As noted in my previous post, I was discussion leader at a recent colloquium on moving towards a cashless or less-cash society. Here are some quotes from Rogoff, followed by questions I asked.


Certainly, a lot of the angst over electronic currency comes from deeply rooted fears of digital theft and paralysis after a major power outage.

He goes on to say why he thinks this won’t be a big problem.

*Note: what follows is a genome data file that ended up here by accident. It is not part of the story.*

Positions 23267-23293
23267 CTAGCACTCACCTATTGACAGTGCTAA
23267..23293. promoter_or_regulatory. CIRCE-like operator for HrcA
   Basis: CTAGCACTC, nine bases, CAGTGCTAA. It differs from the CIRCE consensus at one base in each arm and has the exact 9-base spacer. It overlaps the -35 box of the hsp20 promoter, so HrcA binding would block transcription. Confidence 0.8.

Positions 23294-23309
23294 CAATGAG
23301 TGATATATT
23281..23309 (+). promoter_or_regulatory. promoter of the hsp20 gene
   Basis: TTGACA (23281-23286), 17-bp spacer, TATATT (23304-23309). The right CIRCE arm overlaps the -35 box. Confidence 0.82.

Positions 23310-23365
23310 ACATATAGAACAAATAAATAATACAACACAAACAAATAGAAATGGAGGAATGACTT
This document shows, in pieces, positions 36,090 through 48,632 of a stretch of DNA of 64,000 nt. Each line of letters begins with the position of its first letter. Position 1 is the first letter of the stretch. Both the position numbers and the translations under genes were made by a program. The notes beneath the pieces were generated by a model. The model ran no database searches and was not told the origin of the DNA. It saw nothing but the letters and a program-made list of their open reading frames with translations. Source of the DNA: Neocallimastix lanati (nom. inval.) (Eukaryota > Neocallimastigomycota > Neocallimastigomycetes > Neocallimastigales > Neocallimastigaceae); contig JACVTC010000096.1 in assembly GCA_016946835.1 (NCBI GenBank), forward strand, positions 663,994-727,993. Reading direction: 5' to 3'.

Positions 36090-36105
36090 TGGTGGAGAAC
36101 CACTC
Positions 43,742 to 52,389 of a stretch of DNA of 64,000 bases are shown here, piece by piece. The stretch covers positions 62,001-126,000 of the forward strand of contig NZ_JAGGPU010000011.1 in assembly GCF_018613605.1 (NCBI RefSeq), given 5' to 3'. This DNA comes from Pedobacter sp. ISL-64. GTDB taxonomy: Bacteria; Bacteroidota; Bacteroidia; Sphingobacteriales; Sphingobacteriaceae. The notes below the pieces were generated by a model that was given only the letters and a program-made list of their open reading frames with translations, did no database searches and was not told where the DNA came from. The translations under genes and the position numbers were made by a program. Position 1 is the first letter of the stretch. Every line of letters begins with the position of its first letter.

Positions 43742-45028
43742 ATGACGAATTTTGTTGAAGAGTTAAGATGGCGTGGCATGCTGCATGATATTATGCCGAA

What about a long emergency? Rogoff writes:

In a sufficiently prolonged emergency when there is no longer any way to recharge cell phones and supplies of small bills are depleted, the government can air-drop currency for temporary use, redeemable for electronic currency after the crisis.

I asked:
(i) Has any government ever air-dropped currency? If so, how well did that work out?
(ii) Can the government be trusted to do this well and at the right time?

One monetary economist answered the first question: if I recall correctly, the only case he knew of where a government air-dropped currency was the British government air-dropping counterfeit Germany currency in Germany.